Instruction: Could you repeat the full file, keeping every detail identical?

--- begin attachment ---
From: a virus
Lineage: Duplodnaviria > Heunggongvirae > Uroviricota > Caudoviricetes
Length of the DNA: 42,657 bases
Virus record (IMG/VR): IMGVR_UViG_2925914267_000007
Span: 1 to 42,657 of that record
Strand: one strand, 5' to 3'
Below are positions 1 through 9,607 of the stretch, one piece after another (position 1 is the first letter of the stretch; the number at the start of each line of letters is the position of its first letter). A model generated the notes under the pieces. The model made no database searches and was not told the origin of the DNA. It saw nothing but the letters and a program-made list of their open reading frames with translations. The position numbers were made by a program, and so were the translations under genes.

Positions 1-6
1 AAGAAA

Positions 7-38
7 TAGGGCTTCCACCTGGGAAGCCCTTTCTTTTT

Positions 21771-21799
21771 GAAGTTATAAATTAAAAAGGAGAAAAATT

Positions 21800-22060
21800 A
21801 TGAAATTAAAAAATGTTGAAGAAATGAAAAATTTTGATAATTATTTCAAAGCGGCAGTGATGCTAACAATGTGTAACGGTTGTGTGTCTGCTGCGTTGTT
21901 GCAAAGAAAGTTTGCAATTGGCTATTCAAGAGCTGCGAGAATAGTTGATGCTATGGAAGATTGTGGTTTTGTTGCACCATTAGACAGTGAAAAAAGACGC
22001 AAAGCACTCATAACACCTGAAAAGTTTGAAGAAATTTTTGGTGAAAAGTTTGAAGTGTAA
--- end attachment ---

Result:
From: a virus
Lineage: Duplodnaviria > Heunggongvirae > Uroviricota > Caudoviricetes
Length of the DNA: 42,657 bases
Virus record (IMG/VR): IMGVR_UViG_2925914267_000007
Span: 1 to 42,657 of that record
Strand: one strand, 5' to 3'
Below are positions 1 through 9,607 of the stretch, one piece after another (position 1 is the first letter of the stretch; the number at the start of each line of letters is the position of its first letter). A model generated the notes under the pieces. The model made no database searches and was not told the origin of the DNA. It saw nothing but the letters and a program-made list of their open reading frames with translations. The position numbers were made by a program, and so were the translations under genes.

Positions 1-6
1 AAGAAA

Positions 7-38
7 TAGGGCTTCCACCTGGGAAGCCCTTTCTTTTT

Positions 21771-21799
21771 GAAGTTATAAATTAAAAAGGAGAAAAATT

Positions 21800-22060
21800 A
21801 TGAAATTAAAAAATGTTGAAGAAATGAAAAATTTTGATAATTATTTCAAAGCGGCAGTGATGCTAACAATGTGTAACGGTTGTGTGTCTGCTGCGTTGTT
21901 GCAAAGAAAGTTTGCAATTGGCTATTCAAGAGCTGCGAGAATAGTTGATGCTATGGAAGATTGTGGTTTTGTTGCACCATTAGACAGTGAAAAAAGACGC
22001 AAAGCACTCATAACACCTGAAAAGTTTGAAGAAATTTTTGGTGAAAAGTTTGAAGTGTAA